The painting depicts a typical Eastern Norwegian farmyard on a warm summer’s eve. The workday is over, and a horse rests beneath a large, shady tree, while the man in the centre of the picture is having a chat with a woman through an open window; in the overgrown garden, roses are blooming. Gerhard Munthe has meticulously depicted the details of this scene and captured the special lighting. The viewer is guided effortlessly into the picture from the tree on the left, through the horse and toward the man stavnding by the house. The viewer’s gaze is then led onward to the sunlit left end of the house, and we can barely make out the outhouse all the way on the left. The colouring is subdued, with an emphasis on nuances of green in the vegetation and of grey in the outside walls of the house.
Already as a young art student in Munich in the 1870s, Munthe decided to depict the landscape that he knew from his formative years in Eastern Norway. He found a treasure trove of scenes and images in the area’s calm, unhurried cultural landscapes, where human activity flourished. Many of the paintings seem like odes to everyday life and are often imbued with an intimate, peaceful atmosphere. Inspired by French plein-air painting, Munthe became one of the first Norwegian artists to categorically work outdoors and realistically depict the scene at hand. After moving back to Norway from Munich in 1882, he would often frequent the villages of Hedmark in order to paint, and it was there, amidst the hills sloping down toward Lake Mjøsa, that he found the scenery for At the Farm, Ulvin. Gerhard Munthe was a highly versatile artist who made a lasting mark as a painter, illustrator, designer, and author. His art evolved in pace with the shifting trends of realism, neo-romanticism, and symbolism.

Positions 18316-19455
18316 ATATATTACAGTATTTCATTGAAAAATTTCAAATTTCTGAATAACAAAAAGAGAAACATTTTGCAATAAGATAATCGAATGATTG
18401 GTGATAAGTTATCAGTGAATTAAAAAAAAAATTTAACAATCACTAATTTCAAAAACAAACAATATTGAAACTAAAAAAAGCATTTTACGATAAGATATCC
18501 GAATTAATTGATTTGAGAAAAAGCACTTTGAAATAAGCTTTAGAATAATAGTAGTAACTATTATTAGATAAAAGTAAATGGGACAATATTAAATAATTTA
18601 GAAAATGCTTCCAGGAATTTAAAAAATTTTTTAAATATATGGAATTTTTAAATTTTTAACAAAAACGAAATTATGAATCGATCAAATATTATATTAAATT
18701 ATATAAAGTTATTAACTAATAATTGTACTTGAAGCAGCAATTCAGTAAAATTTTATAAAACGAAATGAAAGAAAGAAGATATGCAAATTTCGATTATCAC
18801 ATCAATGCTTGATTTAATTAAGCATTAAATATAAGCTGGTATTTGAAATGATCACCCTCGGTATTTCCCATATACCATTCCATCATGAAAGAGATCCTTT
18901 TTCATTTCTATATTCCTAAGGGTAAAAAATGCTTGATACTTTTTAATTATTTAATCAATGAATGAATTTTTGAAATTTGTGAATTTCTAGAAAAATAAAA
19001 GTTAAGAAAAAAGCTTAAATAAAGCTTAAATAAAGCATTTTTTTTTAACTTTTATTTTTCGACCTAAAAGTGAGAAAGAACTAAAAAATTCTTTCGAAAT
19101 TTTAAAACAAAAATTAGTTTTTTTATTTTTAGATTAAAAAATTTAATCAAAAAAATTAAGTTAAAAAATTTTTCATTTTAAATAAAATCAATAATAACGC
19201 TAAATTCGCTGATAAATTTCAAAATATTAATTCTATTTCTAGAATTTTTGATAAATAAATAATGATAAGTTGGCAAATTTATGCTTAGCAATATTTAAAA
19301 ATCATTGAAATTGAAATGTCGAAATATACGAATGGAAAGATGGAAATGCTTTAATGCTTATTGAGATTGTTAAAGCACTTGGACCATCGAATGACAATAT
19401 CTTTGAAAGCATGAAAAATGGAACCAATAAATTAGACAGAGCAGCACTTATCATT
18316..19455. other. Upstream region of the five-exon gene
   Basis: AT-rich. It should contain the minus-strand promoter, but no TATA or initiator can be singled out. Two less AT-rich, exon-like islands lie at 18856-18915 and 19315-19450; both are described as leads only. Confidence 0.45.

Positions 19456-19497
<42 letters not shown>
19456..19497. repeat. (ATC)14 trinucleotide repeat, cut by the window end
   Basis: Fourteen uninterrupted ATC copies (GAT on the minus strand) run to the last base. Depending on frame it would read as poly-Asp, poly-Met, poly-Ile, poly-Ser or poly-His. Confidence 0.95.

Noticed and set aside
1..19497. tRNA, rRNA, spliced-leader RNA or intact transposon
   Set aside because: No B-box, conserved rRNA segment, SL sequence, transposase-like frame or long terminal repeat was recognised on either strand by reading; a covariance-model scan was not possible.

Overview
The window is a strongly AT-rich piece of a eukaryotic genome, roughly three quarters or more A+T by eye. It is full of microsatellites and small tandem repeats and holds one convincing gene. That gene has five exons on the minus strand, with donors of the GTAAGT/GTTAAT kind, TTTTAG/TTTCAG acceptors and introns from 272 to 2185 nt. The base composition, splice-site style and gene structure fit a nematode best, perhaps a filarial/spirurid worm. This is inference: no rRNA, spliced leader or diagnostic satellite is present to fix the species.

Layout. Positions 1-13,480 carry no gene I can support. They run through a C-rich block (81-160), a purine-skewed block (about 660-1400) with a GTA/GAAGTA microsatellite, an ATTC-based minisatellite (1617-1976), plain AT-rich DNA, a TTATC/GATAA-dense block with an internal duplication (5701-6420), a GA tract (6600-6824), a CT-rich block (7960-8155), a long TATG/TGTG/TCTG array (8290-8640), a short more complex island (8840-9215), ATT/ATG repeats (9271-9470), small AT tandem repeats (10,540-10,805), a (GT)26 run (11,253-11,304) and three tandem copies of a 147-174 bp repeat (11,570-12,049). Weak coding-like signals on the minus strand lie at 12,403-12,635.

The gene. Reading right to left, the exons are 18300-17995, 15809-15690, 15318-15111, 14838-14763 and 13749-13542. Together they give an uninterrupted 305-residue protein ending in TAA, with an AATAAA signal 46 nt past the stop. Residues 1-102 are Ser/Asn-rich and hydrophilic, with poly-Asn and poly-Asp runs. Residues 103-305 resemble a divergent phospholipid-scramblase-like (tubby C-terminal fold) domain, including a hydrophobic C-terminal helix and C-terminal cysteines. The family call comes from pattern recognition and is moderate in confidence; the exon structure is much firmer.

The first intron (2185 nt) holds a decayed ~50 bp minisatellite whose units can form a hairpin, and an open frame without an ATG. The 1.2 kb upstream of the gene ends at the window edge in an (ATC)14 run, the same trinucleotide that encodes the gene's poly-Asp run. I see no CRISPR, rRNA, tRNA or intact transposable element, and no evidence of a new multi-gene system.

Text: Frithjof Bringager
From "Highlights. Art from Antiquity to 1945", Nasjonalmuseet 2014, ISBN 978-82-8154-088-0